Price Discrimination at Toll Booths

February 4, 2009

What if toll booths charged different amounts in different booth lanes? The San Francisco Bay Bridge always charges $4, but could charge a range of prices between $2 and, say, $20 at the same time, depending on which lane you were in and how much traffic there was. (I don’t mean lanes on the bridge, I mean lanes to pay the toll.) The cheap lanes would naturally be longer, but you could pay to get a shorter line. The amounts would be structured so that the bridge makes as much money as they do now.

This feels wrong to me. It feels like poor people would, once again, suffer through much longer lines (since there would be fewer lanes in their price range) while rich people whiz by. Poor people don’t necessarily have any more free time than rich people.

But this kind of discrimination is already all around us. Poor people take the bus while the rich drive. They’re in waiting lists at Kaiser while the rich get appointments the next day with their PPO. In fact a poor person may be very happy to wait an extra 20 minutes to save two dollars on the booth every day, who knows? They certainly don’t have that option now, and they would still be free to pay $4 for a medium-length lane.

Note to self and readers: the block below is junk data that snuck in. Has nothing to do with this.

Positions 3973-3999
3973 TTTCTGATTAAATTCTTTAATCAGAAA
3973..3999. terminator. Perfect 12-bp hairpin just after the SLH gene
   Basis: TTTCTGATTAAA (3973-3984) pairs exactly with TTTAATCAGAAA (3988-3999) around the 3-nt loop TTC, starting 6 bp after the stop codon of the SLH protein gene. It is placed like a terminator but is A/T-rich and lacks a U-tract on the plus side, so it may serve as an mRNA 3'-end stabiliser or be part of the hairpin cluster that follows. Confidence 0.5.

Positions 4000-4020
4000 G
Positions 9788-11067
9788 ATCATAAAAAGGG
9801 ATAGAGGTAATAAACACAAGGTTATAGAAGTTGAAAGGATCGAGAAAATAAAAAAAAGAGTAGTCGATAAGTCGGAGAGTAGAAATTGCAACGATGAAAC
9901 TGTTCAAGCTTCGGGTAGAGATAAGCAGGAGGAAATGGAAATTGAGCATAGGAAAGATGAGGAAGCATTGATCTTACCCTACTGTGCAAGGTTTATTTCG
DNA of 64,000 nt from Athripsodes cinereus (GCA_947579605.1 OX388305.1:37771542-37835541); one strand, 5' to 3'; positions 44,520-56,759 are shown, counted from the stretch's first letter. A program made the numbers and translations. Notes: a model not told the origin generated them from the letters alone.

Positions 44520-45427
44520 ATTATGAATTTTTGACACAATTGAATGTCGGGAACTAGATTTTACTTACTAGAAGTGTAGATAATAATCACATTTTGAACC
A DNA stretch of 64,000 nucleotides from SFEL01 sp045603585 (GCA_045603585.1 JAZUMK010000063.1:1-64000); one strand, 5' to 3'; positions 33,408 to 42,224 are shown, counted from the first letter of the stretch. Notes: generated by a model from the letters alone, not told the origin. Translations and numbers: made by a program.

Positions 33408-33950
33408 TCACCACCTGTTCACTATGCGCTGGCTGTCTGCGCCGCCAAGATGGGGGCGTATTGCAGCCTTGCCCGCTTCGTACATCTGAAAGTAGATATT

So why does this kind of radical free market approach make me uncomfortable with a toll booth? Is it because it would be an explicit policy, rather than hidden and evolved as with buses or doctor waiting lines? Or because it’s done by the government? Or because it’s so clear that people are being segregated by wealth?

(I’m ignoring the practical difficulties of explaining such a system, especially one that’s dynamically changing based on traffic conditions.)

Price discrimination is the practice of charging two customers different prices for the same product. Classic examples are flights, which cost business travelers more because they’re not staying over a Saturday night. Would varying prices across booth lanes qualify as price discrimination? It’s not really the same product if the waiting times are different.

Still, I can’t think of another example of the exact same product being sold at two different prices with the sole difference being the waiting time, and that waiting time naturally resulting from the price difference (i.e., not imposed by the provider). I feel genuinely stuck trying to decide if this would be morally okay.

Update 2/21/2009: Next year they’re going to allow solo drivers to pay to use the carpool lane in some parts of the Bay Area. That’s similar in most ways to my suggestion above.